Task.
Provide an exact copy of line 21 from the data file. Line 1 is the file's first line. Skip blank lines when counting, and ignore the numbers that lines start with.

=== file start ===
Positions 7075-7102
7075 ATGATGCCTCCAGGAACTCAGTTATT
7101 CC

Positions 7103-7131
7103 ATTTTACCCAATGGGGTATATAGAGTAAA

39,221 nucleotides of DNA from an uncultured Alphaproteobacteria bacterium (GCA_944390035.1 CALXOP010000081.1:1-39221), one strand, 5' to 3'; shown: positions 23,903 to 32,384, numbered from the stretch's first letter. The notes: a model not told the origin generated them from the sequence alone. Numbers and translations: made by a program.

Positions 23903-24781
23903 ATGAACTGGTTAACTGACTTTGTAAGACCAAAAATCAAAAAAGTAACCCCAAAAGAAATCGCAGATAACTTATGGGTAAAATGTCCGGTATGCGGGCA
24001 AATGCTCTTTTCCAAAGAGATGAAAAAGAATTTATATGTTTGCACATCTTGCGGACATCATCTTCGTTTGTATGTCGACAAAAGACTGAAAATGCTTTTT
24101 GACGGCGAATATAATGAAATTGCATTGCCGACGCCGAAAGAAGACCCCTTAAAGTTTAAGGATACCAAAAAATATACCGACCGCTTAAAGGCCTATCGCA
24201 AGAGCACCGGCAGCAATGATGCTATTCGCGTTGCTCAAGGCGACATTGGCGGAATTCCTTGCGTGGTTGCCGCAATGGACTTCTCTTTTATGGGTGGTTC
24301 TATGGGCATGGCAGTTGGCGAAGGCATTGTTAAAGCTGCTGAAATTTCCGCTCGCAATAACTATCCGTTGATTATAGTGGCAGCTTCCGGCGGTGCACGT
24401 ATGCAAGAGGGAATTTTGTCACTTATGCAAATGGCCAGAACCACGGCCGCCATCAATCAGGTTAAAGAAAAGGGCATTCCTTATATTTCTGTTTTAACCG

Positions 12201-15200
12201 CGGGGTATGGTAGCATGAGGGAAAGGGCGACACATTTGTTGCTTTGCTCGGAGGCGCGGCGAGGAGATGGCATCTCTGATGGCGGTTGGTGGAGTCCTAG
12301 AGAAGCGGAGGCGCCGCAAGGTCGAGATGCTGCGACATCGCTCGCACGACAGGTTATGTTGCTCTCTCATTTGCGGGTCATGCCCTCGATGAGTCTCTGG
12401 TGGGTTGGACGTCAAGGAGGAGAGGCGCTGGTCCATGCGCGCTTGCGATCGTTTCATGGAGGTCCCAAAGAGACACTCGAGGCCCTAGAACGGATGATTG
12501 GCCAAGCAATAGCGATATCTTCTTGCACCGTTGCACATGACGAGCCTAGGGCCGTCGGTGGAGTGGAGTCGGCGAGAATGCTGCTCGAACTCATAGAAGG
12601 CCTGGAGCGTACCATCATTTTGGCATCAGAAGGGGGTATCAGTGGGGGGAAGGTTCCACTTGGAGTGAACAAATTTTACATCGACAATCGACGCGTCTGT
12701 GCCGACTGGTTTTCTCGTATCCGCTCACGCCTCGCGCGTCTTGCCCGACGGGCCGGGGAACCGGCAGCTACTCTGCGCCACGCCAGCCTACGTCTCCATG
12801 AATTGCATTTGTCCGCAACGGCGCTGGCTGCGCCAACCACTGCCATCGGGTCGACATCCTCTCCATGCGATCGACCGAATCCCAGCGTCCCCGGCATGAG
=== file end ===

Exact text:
12801 AATTGCATTTGTCCGCAACGGCGCTGGCTGCGCCAACCACTGCCATCGGGTCGACATCCTCTCCATGCGATCGACCGAATCCCAGCGTCCCCGGCATGAG